Update on the USEA Collapsible Fence Study + Survey

A table on the 2016 Richland course featuring a frangible device. Photo by Leslie Wylie. A table on the 2016 Richland course featuring a frangible device. Photo by Leslie Wylie.

Thanks to the concern and generous donations of USEA members, a renewed research study into collapsible and deformable fence construction is now well into its first year. Dr. Suzanne Smith of the University of Kentucky was commissioned to head up the study, and she and her dedicated student team have released an update on their work thus far.

Dr. Smith outlined the study’s plan and its objective yesterday in a USEA Foundation memo:

To understand and take into account the variability of the many conditions and situations that lead to rotational falls, we will use a Monte Carlo simulation similar to those used in weather forecasting. The computer models developed will enable us to consider thousands of different combinations quickly.

Our goal is to understand this complex motion thoroughly, and thus how to best prevent the conversion of forward momentum into a rotational fall for various fences. The model incorporates approach speed and direction, contact force and duration, horse and rider weight and size, among others.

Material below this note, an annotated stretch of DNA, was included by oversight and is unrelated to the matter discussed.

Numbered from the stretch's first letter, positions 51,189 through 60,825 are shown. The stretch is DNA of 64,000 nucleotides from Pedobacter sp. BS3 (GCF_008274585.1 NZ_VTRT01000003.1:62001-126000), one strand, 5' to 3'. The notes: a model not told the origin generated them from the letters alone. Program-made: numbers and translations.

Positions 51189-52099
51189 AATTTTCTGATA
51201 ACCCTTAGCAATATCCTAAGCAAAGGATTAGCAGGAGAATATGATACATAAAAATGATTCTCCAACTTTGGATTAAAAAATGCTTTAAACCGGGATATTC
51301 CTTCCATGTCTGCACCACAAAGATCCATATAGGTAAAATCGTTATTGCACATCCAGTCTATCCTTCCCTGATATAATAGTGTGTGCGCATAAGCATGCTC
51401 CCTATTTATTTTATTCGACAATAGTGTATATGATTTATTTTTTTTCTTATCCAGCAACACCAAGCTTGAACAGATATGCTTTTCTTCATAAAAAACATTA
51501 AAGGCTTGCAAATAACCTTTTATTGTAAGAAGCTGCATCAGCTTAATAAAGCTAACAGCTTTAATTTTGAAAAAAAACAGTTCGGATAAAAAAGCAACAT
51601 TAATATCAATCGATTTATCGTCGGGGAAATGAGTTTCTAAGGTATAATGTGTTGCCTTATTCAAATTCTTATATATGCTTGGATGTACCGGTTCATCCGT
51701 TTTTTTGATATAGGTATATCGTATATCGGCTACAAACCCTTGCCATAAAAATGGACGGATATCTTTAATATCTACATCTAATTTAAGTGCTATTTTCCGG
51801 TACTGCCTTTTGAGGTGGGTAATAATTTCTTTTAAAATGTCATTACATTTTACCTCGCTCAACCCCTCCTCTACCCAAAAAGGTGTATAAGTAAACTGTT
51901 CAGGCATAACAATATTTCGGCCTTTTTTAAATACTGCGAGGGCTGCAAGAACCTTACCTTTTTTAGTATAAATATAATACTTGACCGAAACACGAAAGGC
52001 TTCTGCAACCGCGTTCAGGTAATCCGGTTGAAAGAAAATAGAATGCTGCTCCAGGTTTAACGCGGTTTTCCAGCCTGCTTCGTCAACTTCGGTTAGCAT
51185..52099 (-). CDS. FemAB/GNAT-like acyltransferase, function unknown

Now, however, the study needs our help with a significant aspect of the research effort.

Our progress to date has been to bring together the best information available on each aspect of the motion. Unfortunately, one of the key pieces — horse size and shape — has very little information available from previous studies.

We decided to ask the eventing community for help with a “citizen science” survey that requests a few measurements of eventing horse size, weight, and rider height/weight. This survey aims to help us understand the sizes and weights of Eventing horses and riders to use realistic information in our study of collapsible and deformable fences to improve safety.

The survey takes approximately 10 minutes to complete and requires taking a few simple measurements of your own horse. You can access the survey directly at this link.

EN joins the USEA Foundation in thanking all those who have demonstrated support for this research effort, an important step forward in the effort to create a safer sport.

[USEA Collapsible Fence Study Update]